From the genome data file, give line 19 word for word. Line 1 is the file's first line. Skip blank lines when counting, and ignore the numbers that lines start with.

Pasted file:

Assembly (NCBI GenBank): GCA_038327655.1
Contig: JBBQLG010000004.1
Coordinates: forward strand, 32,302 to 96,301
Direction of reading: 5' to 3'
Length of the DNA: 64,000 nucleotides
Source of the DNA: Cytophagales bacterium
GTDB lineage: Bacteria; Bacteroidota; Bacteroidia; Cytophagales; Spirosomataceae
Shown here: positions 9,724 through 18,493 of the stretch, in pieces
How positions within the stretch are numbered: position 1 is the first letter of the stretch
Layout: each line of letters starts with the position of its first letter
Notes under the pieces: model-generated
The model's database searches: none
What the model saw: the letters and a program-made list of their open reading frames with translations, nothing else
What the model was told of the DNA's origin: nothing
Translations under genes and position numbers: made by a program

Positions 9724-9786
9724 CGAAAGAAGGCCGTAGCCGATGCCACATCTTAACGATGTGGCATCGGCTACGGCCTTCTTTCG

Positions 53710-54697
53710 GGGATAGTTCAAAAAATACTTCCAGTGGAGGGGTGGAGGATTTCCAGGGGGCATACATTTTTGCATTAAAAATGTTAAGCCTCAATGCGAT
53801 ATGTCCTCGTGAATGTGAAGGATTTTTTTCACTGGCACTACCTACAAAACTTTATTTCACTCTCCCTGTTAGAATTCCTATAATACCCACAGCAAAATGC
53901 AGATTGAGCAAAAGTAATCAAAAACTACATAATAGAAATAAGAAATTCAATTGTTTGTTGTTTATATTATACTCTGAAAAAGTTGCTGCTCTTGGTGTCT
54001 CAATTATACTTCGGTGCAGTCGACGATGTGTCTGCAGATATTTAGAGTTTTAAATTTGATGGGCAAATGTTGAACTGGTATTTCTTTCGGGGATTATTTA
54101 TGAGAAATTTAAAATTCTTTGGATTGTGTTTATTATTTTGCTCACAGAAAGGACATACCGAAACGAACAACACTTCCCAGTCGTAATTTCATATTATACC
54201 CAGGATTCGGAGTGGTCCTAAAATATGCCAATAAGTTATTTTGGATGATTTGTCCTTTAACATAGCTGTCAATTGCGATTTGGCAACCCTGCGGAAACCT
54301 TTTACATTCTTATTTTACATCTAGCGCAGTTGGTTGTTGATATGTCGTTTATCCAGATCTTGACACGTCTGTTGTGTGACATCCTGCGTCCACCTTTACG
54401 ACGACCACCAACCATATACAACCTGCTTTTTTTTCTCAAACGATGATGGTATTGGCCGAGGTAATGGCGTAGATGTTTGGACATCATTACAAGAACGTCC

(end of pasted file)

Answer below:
53710 GGGATAGTTCAAAAAATACTTCCAGTGGAGGGGTGGAGGATTTCCAGGGGGCATACATTTTTGCATTAAAAATGTTAAGCCTCAATGCGAT